There’s a corporate war raging. It may have started as a battle between Silicon Valley giants, but now it has become a global competition pitting companies of all sizes and industries against each other. Whether an established industry giant or a new start-up, the outcomes of this war will define a company’s success – or lack thereof – for years to come.
This is referring, of course, to the global recruiting competition for tech talent.
Yes, it may seem silly to describe tech talent recruiting strategy in such dire terms. After all, the tech talent gap has existed for years – ever since Facebook and Google started competing for talent back in the early 2010s.
But thanks to the COVID-19 pandemic, the situation for many companies is dire. Recruiting and retaining highly effective tech talent has become a business imperative for every company navigating productivity and security concerns, managing a mobile and dispersed workforce, gearing up for rapid product and business transformation, and balancing smaller tech and security budgets. While many companies have figured out how to navigate new coworking platforms to keep bare-minimum operations going, learning how to replicate the productivity and results of in-person working is ongoing. And a dramatic increase in cyber threats, accompanied by a decrease in projected IT and tech budgets, put companies at risk. Maintaining strong, but cost-efficient, cybersecurity structures will require tech leaders with both the technical skills to understand cyber threats and the soft skills to ensure adoption and understanding across an organization – the kind of leader that other companies would love to recruit.
But even beyond the immediate threats, tech talent is crucial to companies from every industry working to bring major digital transformation strategies to life. Nearly every industry and vertical market has realized the need to re-design their infrastructure, products, services and culture to be more technology-enabled, value-driven and customer-centric.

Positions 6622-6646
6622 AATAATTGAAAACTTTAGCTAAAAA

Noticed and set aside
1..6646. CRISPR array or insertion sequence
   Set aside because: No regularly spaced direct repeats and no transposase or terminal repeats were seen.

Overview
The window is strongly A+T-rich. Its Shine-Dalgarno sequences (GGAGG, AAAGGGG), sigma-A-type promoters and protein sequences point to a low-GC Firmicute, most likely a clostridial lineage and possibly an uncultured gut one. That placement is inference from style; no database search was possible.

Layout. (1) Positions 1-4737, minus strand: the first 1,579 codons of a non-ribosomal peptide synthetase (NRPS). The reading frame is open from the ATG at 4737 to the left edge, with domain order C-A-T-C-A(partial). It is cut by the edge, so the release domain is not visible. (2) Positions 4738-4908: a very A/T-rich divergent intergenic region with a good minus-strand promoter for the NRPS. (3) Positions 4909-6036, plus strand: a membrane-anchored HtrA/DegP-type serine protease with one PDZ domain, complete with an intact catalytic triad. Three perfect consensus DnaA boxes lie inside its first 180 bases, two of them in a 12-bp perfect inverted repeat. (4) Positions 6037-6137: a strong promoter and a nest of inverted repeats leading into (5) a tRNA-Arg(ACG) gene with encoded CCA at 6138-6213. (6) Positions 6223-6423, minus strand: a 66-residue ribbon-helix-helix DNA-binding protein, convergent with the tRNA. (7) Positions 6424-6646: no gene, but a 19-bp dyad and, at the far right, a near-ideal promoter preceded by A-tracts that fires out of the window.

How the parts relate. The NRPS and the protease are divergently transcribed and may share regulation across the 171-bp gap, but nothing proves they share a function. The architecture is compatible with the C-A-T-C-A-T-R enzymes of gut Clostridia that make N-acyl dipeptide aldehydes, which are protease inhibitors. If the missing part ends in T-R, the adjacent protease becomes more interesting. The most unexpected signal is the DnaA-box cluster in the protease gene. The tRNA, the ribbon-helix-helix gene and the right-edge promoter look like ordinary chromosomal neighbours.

The ability of businesses across industries to deliver on their promise of digital transformation boils down to having the right people with the right skillset, not the right technology. It is people who need to reimagine and fundamentally change the way businesses deliver products and services based on new demands. The sobering reality is that much of our workforce is not prepared to design and implement these high-velocity changes.
That’s why businesses of every kind have been fiercely competing for the kind of talent we would typically expect to see at large technology enterprises and start-up organizations. Regardless of their industries, companies of all sizes desperately need highly skilled talent to design solutions and products that deliver real human value.
In short, having a bench of highly effective tech talent is critical to future survival.
Given the stakes of the tech talent war, how can companies compete?
- Offer tech talent what they truly care about.
Gone are the days of the tech talent war where companies could throw out campus perks and campus camaraderie as key selling points for joining an organization. After spending millions embedding incredible campus incentives and in-person culture benefits into their strategies to attract and retain talent, major tech companies are embracing remote work, announcing new options that will let their employees work remotely indefinitely.
If on-campus perks no longer hold the same power with tech talent, what does? A 2019 survey of uncovered the top four factors for tech talent:
- Opportunity for career advancement
- Competitive salaries & raises
- Ability to create change or have a voice within the company
- Ability to innovate and create new products, projects or ideas
Take the time to understand what your prospective employees care about. Communicate the critical role they’ll play in your company and how you see them contributing. Then, once they’re your employees, listen to them!
- Communicate with tech talent like you would any other kind of audience – via data-driven communications campaigns.
To reach tech talent, treat your recruiting strategies like a communications campaign. Close the chasm between comms teams and HR and recruitment, and work together to reboot your talent acquisition strategies with data-backed communications campaigns. Once you understand the people you’re trying to reach (see above), map out critical messages and track your progress over time to see which communications tactics are the most effective.
The tech talent war is just going to get more competitive. In order to keep ahead of the pack, take the time to understand and revamp your recruitment and retention strategy – it just might be the key to your success.
Michael Ann Thomas leads BCW’s Technology practice.